A magic trick you can hold in your hand: Celluon PicoPro portable projector field-tested

A magic trick you can hold in your hand: Celluon PicoPro portable projector field-tested

Every once in a while I review a product that seems like a magic trick. Right now that is the Celluon Pico Pro projector. Barely larger than a pack of playing cards, this wireless device will flawlessly project your phone, tablet, or laptop screen onto just about any reasonable surface – in focus, and even running off its internal battery. Whether you are looking for a cool new way to watch your favorite videos on a larger screen while traveling, or need to do professional presentations or slideshows, this sleek, well-made, accessory might be just the thing.


1-click wireless support

If you have Miracast (aka Android Screen Mirroring or Intel WiDi, or various other names), then you can project your screen (or extend your screen if your system supports it) with just a couple clicks. The projector boots up in a mode where it is listening for Miracast connections. My Samsung S4, Samsung Note 10.1, and Dell XPS 15 all connected with it flawlessly. The DreamColor version of the HP ZBook 17 I was reviewing didn’t support Miracast, so I needed to use an HDMI cable with it. The projector resolution is 1920 x 720, with pixels that are taller than they are wide, so you get a result that is somewhat better than 720p, but not quite 1080p – quite impressive for a pico projector. The nature of the laser light makes text slightly soft, so detailed charts and graphs aren’t the unit’s strong suit. On the other hand, it was nearly magical to be able to wave a tiny, wireless, gadget around and have it project an image on almost any surface. For proper viewing, smooth white walls or a screen work best, of course.

Laser means freedom from focusing

The light source is a laser, so you not only don’t need to focus it, but even if your screen is not perfectly aligned the entire image will be in focus (think of a laser projector as a pinhole camera run in reverse). I didn’t find any serious flaws with the image – given that it is a small, portable, unit and not a home theater system. The light is quite even across the entire frame, which is impressive for an inexpensive projector. I used it successfully for both Powerpoint slideshows, and with ones I generated using my favorite slideshow program, .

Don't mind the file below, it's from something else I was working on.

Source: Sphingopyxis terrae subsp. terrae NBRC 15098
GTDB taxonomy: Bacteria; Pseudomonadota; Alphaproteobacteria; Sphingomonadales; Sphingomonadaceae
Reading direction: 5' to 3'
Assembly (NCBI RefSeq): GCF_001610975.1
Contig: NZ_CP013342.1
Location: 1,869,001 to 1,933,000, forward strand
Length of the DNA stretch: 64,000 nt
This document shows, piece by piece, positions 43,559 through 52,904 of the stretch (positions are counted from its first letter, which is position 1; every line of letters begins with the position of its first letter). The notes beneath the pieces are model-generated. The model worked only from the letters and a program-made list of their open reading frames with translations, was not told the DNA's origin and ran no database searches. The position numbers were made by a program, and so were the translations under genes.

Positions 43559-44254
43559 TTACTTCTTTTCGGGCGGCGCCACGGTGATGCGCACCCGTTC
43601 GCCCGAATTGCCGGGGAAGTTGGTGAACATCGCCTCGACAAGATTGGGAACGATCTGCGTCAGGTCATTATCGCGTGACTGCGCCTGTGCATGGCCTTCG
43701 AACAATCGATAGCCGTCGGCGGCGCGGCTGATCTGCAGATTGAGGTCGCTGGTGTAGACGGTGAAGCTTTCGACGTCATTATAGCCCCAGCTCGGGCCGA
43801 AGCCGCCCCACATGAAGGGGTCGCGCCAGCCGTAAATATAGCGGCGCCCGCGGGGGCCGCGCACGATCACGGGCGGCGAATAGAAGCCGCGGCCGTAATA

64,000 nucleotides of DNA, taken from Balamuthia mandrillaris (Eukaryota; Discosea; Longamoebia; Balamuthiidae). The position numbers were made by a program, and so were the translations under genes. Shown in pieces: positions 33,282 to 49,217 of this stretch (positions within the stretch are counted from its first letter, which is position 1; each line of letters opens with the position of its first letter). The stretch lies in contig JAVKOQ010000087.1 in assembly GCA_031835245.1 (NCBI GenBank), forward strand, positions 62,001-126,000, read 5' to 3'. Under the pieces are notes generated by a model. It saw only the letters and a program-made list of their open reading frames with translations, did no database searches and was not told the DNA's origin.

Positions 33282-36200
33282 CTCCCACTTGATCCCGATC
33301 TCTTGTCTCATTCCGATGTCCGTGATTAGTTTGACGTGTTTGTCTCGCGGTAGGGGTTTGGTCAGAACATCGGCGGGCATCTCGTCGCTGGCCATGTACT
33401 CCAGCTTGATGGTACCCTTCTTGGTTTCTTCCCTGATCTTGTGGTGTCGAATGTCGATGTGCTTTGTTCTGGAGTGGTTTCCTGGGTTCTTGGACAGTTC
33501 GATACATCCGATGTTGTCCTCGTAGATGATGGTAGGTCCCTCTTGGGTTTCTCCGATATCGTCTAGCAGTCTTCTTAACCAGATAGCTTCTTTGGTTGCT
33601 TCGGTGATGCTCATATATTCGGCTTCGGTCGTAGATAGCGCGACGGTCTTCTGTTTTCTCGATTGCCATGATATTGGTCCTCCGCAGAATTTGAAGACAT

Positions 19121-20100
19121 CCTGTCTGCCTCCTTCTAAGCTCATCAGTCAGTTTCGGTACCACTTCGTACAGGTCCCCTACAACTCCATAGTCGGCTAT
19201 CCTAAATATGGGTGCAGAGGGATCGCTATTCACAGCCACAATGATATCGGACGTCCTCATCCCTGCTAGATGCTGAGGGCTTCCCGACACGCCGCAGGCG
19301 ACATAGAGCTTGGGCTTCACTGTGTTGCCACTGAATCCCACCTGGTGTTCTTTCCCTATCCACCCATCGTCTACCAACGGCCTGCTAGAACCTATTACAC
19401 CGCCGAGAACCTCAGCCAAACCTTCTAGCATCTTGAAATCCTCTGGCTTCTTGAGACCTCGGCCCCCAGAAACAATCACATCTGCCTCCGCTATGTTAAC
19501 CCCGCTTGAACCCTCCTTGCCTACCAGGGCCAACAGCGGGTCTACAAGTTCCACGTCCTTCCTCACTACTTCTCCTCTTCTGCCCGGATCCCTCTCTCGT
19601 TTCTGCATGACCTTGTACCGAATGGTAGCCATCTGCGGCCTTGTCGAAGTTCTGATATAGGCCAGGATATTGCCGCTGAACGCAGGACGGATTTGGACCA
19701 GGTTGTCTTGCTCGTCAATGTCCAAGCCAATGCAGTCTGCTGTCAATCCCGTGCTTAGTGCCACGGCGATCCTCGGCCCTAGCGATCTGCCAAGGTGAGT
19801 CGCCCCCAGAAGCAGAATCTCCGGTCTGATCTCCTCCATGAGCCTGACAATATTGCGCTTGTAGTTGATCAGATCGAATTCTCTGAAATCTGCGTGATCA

Quick product video from Celluon demonstrating the PicoPro

Battery and HDMI Support

You can run it off its internal battery (for 3 hours wired, or 2 hours wireless), or plug it in to its included 2 amp AC to USB charger – or your laptop’s USB port. The entry level unit only supports wireless, while the Pro model allows you to connect a micro-HDMI input (that is MHL compatible). A simple button press switches between those source options. There is also an audio out jack with volume control.

Brightness: The limits of magic

The unit has one really big limitation – it is not very bright. At about 30 lumens, it is impressive for its tiny size projectors, but it is not bright enough to use in a fully lit room, or one with more than a couple windows if there is any sun coming in at all. Celluon points out that many people perceive the reflected laser light as brighter than its measured lumens, and feels the output is actually closer to 50 or 60 lumens when compared to a traditional projector. Either way, the low power will definitely reduce the unit’s usefulness in many cases. In a dark room with a good screen it can project well up to the size of a large-screen TV (40 to perhaps 50 inches), while in a partially lit room (for example inside on an overcast day) you’re limited to around 14 to 17-inches. If you can live with the limited power, The Celluon is an amazing product. The and the . Both units come with a mount and soft carrying case. When ordered directly from Celluon they also include an HDMI cable, which the Amazon version does not.